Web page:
A descriptive essay is a treacherous format. It looks simple and straightforward enough until it reveals to you its hidden depths. A descriptive essay, in its strictest sense, is a short piece that gives a detailed description of its subject, evoking a vivid picture in the reader’s mind. A typical topic would be an object or a place. However, and that’s the caveat, a descriptive essay doesn’t necessarily focus on the appearance of a thing.
The purpose of descriptive writing (as opposed to critical or argumentative writing) is to explain a situation, outline a theory, list ideas or perspectives on the topic, and generally inform the reader on the subject. Even if you cannot, strictly speaking, describe your subject as you would describe an apple or a beach cottage, you can still write a descriptive essay that explains the topic in detail. That is why the topics of a descriptive essay might include past events, particular experiences, or feelings. Experienced essay writers can create descriptive essays about such abstract things as, for example, jazz music, the theory of evolution, or political polarization of society. The goal is to create a clear impression about the subject for the reader – and here is how you do it.
Choose your topic carefully
Normally, you will be given a specific topic or a choice of prompts, so just skip this step if that is the case. However, some instructors just want you to practice the format, so they don’t care about the topic you choose as long as you write in the spirit of it. Moreover, you might want to undertake the assignment independently as a creative challenge. In that case, here are a few tips:
- Choose something personal, for example, your favorite place, your treasured possession, or your childhood imaginary friend
- Run away with your imagination and describe an experience that isn’t yours, for example, a day living in a Romano-British villa or a Medieval battle from a knight’s perspective
- Take a challenge a step further and describe an abstract feeling, for example, jealousy or anxiety
- Get all educational and describe a theory or a concept from your area of academic interest in simple terms to make it accessible to anyone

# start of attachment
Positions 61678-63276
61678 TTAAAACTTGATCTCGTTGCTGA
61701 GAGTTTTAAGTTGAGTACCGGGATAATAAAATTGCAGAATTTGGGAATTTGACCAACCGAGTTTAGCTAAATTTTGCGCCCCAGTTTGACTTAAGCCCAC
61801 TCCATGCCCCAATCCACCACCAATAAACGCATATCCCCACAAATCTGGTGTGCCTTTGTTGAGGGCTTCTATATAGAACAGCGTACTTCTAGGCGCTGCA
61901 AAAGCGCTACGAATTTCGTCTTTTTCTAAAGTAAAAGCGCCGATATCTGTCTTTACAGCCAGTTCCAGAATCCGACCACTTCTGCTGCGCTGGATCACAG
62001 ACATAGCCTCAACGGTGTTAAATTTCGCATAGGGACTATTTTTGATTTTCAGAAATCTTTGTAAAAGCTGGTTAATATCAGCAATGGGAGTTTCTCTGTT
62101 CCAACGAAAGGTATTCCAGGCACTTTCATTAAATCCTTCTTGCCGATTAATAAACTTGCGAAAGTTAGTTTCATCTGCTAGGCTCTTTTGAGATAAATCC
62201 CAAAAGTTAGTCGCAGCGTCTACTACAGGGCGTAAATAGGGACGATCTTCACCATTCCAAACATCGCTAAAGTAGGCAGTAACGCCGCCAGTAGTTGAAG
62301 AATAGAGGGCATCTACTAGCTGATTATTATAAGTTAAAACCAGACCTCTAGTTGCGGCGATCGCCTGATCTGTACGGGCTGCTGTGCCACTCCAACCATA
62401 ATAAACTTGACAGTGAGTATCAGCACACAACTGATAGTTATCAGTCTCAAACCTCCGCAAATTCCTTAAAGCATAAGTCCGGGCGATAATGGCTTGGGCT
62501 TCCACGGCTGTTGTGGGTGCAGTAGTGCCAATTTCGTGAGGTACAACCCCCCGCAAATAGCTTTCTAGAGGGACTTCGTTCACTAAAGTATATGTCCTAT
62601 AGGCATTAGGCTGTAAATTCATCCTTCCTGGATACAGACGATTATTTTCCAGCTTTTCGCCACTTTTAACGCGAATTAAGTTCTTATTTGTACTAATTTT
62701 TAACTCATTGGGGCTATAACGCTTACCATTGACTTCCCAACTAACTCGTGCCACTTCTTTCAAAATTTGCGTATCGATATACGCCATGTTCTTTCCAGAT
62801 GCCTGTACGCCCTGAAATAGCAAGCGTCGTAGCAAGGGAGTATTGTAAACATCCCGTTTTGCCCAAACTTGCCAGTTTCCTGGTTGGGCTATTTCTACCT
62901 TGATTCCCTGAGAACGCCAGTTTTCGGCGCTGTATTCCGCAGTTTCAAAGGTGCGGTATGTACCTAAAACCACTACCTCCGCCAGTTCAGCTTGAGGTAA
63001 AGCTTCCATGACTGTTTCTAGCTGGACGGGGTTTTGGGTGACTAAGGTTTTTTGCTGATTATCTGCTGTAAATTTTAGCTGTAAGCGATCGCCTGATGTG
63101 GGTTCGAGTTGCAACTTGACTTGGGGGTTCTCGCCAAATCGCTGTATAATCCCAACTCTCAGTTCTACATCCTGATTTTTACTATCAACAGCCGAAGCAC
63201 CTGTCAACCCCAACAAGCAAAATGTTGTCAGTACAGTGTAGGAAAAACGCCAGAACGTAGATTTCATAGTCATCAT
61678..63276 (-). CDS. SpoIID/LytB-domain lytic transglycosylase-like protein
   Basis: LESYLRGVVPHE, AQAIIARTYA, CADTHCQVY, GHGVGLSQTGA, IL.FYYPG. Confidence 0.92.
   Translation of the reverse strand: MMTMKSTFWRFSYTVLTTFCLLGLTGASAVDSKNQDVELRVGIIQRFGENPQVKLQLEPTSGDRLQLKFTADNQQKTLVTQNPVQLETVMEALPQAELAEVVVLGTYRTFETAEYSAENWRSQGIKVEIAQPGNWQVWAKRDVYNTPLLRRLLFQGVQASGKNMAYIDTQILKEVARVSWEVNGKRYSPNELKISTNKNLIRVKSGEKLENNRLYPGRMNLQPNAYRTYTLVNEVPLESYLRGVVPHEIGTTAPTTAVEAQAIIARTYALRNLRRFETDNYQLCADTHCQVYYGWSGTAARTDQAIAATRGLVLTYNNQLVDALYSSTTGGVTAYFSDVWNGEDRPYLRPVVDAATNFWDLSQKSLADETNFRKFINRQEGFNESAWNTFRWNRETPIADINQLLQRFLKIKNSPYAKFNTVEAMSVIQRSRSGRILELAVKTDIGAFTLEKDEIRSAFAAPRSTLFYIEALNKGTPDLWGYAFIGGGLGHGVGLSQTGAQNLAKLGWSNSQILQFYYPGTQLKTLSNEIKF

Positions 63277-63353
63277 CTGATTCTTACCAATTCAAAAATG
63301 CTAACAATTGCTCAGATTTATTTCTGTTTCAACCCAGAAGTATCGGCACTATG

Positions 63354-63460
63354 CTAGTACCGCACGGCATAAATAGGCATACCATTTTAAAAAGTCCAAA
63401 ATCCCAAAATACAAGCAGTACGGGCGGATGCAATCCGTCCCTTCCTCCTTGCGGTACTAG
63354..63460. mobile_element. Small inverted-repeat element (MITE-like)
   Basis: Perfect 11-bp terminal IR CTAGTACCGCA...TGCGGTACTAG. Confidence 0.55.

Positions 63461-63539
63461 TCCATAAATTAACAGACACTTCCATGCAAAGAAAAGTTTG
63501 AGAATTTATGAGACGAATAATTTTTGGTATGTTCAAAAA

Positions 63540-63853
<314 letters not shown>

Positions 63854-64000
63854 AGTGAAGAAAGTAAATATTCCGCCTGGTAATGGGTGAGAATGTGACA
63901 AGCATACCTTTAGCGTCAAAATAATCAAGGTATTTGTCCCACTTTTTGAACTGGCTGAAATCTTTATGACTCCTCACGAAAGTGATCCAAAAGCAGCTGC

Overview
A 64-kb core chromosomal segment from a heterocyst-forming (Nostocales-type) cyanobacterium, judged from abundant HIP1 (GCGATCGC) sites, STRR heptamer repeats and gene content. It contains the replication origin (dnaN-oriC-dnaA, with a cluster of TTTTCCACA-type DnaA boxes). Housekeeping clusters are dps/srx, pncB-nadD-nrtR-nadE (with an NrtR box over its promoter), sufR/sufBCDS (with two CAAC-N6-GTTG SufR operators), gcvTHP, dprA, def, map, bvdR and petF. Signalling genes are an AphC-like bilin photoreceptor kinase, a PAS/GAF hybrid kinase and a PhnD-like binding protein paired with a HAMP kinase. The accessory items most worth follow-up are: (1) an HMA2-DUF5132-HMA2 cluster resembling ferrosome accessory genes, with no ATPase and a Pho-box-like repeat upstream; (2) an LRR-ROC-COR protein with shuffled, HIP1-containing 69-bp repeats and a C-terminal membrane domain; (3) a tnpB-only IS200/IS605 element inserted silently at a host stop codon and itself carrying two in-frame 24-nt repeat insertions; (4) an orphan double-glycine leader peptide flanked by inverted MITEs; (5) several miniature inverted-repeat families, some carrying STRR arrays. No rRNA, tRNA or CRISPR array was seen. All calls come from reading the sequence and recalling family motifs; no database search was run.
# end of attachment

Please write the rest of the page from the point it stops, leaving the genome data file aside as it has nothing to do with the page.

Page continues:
Take time to brainstorm
Once you’ve found the subject that enthused you, take time to imagine it and jot down your impressions and ideas before you start writing. You might want to create a mind map of your subject in order to get a broader range of sensory details and associations for every aspect of it. For example, for an afternoon in the autumn park, the associative array might look like this: “orange, yellow, red, mellow colors, the taste of apples, humidity, raindrops playing in the slanting sunlight, mossy, earthy smells, echoing sounds, the rustling of the fallen leaves, cold fingertips, feeling of the mist of the face, etc.”
Follow the structure
To avoid aimless rambling, outline your essay. Don’t forget about the classic 5-paragraph structure:
Set the scene for your description, and introduce your subject. This is where you must spark initial interest and grab the reader’s attention. Use creative, unexpected hooks to intrigue your audience. Also, an introduction is the place to put forward your thesis statement. For a descriptive essay, as for any other type of paper, it’s the key idea for your piece. In essence, it’s the topic of your essay plus the impression you want to create about it. For example, “We never remember our childhood in its entirety – rather an idea of childhood that we fill with events from our memory like a coloring shape with crayons.”
- Main body
Plan your essay’s body. It doesn’t have to be strictly 3-paragraph long, but it will benefit from having a clear beginning, middle, and end. Organize your description chronologically, spatially, and hierarchically as a linear story, or invert it for the desired effect.
Wrap it up with a strong conclusion cementing the overall impression. Do not add new details to your description of the subject here. You can, however, evaluate the subject from a personal point of view, summarize your thoughts about it, or invite your readers to ponder over the topic with a thought-provoking question. Whichever strategy you choose, make sure it reinforces your intended impression instead of watering it down.
Choose vivid language
One of the central aspects of descriptive writing is emotional and vibrant descriptive language. This type of writing gives you more freedom than analytical or critical, so go have a field day with this assignment!
- Use figurative language